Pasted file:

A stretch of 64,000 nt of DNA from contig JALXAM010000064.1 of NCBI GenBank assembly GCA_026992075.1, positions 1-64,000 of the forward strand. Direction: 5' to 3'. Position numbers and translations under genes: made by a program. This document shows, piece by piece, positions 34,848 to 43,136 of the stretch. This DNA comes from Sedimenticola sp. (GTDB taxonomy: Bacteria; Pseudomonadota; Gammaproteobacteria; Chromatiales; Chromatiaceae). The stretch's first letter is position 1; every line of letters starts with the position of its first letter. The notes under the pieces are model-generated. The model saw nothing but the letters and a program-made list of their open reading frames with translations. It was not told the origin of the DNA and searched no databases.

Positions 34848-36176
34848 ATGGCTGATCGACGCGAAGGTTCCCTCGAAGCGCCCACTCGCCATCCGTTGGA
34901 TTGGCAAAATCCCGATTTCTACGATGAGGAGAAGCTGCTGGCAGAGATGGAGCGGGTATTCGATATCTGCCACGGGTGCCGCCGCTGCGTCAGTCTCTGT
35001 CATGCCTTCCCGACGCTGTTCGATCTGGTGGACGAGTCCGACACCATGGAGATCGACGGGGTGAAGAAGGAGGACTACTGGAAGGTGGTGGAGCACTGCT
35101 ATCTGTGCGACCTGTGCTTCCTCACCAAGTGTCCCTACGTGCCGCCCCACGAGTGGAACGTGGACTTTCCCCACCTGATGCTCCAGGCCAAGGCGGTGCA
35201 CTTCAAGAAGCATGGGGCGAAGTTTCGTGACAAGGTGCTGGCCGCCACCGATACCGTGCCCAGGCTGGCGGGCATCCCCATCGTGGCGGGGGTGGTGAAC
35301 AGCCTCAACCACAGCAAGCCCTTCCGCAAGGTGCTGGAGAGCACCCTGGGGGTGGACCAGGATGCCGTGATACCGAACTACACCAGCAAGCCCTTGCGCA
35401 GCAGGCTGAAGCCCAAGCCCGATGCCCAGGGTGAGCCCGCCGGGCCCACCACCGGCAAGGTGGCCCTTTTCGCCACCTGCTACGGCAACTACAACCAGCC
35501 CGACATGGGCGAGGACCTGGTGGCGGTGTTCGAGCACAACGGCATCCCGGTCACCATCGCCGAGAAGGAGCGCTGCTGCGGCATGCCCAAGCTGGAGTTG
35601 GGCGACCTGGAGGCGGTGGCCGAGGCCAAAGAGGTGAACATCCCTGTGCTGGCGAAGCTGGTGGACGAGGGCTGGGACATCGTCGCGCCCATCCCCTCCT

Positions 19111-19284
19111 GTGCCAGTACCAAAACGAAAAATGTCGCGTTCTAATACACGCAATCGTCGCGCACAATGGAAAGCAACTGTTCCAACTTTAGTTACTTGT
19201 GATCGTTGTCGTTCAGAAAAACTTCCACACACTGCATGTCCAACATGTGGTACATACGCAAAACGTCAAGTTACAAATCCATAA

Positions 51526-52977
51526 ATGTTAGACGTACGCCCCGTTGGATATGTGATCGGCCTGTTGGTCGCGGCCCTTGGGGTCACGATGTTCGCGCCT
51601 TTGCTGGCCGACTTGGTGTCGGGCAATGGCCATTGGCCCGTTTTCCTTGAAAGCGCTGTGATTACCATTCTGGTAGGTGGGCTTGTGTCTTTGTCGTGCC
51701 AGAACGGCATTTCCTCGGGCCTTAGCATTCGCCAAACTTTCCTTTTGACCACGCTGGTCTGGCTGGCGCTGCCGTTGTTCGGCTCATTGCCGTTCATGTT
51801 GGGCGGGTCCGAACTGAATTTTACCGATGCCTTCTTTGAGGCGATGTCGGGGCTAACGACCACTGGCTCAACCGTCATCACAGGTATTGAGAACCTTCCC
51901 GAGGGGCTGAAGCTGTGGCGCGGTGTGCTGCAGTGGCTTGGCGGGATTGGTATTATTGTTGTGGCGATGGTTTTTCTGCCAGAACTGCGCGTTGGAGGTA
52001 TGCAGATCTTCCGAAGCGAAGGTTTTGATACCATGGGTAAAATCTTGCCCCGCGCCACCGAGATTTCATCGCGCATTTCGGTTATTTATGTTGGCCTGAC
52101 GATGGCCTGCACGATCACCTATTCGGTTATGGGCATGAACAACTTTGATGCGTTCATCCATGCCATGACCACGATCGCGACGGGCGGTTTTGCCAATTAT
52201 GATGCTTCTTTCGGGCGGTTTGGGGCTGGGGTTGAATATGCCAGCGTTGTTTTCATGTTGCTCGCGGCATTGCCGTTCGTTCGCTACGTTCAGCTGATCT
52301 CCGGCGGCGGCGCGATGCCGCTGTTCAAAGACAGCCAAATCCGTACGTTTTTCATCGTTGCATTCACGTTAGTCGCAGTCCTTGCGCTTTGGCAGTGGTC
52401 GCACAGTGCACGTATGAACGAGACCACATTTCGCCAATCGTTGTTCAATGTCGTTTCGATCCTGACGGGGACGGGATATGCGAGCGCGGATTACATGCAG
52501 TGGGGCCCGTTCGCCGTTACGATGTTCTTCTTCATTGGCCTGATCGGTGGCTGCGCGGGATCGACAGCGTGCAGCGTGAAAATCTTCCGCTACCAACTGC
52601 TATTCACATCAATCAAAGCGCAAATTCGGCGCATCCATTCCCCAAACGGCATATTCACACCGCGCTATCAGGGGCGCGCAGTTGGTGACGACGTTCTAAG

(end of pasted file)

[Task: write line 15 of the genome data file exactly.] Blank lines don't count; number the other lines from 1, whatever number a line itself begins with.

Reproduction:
Positions 51526-52977